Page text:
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Congratulating BASIC Researcher Dr Tim Street

We would like to warmly congratulate Dr Tim Street, who has this month been awarded an ESRC-funded PhD Studentship from Warwick University, for his thesis: 'The Politics of Nuclear Disarmament: Obstacles to and Opportunities for Eliminating Nuclear Weapons in and Between the Nuclear Weapon States.'  Tim worked at BASIC as part his research before joining the Oxford Research Group. We will be working with Tim to help him publicise some of the results of his thesis in due course. The abstract of Dr Street's thesis is below:


Trump’s Nuclear Posture Review endangers Europe

Last Friday, the United States published its Nuclear Posture Review. If enacted this would undermine attempts to reduce nuclear tensions in Europe since the end of the Cold War. While most Europeans would consider nuclear weapons to be a last resort, President Trump intends to increase the US’ reliance on non-strategic nuclear weapons and develop a range of new nuclear weapons for new missions across Europe.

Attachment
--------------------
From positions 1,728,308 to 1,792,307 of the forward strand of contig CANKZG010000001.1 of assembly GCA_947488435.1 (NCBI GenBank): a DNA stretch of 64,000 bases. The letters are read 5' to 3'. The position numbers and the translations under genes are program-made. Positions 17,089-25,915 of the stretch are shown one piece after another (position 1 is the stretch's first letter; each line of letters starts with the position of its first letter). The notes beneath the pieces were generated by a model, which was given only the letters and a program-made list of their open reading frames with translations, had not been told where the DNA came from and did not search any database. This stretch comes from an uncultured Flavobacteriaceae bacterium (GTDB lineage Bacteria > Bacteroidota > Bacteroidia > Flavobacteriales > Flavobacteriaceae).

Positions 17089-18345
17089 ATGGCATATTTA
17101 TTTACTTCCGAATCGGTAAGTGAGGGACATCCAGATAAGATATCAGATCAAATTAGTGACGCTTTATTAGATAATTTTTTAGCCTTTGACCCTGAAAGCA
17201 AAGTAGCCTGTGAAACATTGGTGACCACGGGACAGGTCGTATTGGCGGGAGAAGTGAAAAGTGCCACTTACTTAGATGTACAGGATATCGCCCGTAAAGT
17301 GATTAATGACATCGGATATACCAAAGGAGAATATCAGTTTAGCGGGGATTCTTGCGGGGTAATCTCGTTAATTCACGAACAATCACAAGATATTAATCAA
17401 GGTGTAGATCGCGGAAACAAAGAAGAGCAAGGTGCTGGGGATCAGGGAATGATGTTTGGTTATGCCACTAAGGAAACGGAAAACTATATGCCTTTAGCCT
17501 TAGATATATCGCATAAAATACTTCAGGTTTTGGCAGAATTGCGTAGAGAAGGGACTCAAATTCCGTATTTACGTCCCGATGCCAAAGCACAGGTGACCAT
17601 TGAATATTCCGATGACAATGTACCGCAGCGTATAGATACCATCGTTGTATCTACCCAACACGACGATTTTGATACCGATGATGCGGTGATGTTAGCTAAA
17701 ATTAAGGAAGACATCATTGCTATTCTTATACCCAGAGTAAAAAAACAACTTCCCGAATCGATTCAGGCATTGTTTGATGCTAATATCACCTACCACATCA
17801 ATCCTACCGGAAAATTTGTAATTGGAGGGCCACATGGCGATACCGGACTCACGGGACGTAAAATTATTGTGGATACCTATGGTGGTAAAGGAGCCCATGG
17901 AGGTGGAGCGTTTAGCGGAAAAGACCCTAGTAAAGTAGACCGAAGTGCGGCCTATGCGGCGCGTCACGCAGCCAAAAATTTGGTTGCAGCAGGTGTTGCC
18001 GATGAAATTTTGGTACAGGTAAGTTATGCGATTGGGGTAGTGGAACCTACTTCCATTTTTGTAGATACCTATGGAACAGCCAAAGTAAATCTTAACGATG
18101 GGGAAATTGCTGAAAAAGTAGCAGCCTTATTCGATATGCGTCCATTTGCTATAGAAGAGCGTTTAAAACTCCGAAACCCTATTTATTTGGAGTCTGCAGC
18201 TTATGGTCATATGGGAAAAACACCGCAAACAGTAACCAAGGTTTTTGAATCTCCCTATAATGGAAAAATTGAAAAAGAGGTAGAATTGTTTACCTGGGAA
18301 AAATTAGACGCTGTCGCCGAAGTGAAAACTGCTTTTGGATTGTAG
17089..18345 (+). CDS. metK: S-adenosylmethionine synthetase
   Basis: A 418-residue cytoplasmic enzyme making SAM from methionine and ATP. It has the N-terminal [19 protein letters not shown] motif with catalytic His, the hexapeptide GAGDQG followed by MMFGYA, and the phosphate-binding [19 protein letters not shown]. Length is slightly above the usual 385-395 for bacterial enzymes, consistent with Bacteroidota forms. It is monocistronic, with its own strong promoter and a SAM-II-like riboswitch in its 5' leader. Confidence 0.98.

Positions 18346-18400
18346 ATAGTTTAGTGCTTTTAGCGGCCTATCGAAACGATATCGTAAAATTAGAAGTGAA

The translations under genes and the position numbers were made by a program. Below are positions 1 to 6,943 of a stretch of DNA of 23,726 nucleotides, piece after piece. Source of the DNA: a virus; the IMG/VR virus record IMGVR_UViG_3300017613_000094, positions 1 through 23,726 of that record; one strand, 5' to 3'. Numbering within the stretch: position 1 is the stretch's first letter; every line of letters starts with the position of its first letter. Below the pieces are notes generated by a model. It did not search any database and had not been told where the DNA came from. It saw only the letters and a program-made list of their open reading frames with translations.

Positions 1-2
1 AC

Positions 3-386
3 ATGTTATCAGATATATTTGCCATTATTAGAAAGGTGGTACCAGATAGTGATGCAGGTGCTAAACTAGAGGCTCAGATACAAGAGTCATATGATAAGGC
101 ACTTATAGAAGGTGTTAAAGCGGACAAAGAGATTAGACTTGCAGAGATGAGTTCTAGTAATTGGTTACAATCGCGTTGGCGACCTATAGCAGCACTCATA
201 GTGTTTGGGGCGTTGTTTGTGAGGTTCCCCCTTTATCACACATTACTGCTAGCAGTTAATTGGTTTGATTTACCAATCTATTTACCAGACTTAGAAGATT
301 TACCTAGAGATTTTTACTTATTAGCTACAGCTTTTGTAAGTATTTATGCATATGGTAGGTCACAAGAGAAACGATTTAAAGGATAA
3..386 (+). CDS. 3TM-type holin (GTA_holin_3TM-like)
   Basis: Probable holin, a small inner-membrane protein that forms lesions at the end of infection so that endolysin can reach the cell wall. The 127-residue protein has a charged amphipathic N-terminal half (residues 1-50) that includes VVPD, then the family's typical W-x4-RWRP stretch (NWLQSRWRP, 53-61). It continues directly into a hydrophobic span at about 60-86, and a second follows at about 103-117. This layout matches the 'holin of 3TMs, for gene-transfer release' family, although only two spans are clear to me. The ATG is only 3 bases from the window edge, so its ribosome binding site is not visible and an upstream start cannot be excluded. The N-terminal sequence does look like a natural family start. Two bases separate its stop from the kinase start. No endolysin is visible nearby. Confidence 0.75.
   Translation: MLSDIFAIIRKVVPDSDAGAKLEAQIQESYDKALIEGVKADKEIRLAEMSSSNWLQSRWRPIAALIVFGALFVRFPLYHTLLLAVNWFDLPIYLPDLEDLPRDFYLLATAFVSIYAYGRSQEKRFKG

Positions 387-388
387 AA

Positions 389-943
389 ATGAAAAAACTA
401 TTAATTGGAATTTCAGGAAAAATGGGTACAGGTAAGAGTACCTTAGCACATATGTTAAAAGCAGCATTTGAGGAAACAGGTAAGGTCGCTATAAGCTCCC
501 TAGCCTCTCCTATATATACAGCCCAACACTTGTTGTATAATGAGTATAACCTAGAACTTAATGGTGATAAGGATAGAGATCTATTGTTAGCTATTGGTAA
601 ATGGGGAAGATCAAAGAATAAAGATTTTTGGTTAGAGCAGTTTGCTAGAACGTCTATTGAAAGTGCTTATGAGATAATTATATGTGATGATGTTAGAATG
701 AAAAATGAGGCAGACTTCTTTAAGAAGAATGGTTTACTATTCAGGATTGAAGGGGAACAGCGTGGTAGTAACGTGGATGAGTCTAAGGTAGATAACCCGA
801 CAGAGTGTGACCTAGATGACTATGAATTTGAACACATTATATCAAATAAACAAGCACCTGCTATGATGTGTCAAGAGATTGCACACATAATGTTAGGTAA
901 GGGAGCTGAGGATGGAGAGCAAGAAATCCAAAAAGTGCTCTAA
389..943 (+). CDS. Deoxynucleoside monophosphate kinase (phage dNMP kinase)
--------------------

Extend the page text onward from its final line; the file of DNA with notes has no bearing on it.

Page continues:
BASIC co-hosts first Gender and International Affairs Breakfast at Chatham House

On Wednesday 13 December, Chatham House, in association with the British American Security Information Council (BASIC) and The Centre for Feminist Foreign Policy (CFFP), hosted a breakfast meeting on gender in international affairs, the first of a series of quarterly meetings bringing together experts and practitioners from academia and the international affairs community from around the UK for an open-ended conversation under Chatham House Rules.

New Nukes, New Missions, New Insecurities: Implications of the Nuclear Posture Review for Europe

The US’ Nuclear Posture Review, to be published early next year, will make decisions on modernising the US nuclear arsenal that could impact on systems operational until the end of the century. Speculation abounds, and many fear the the NPR could expand the size and remit of nuclear operations. It was reported that Congress and US allies were briefed this September on its progress. According to Julian Borger of The Guardian, the NPR is considering: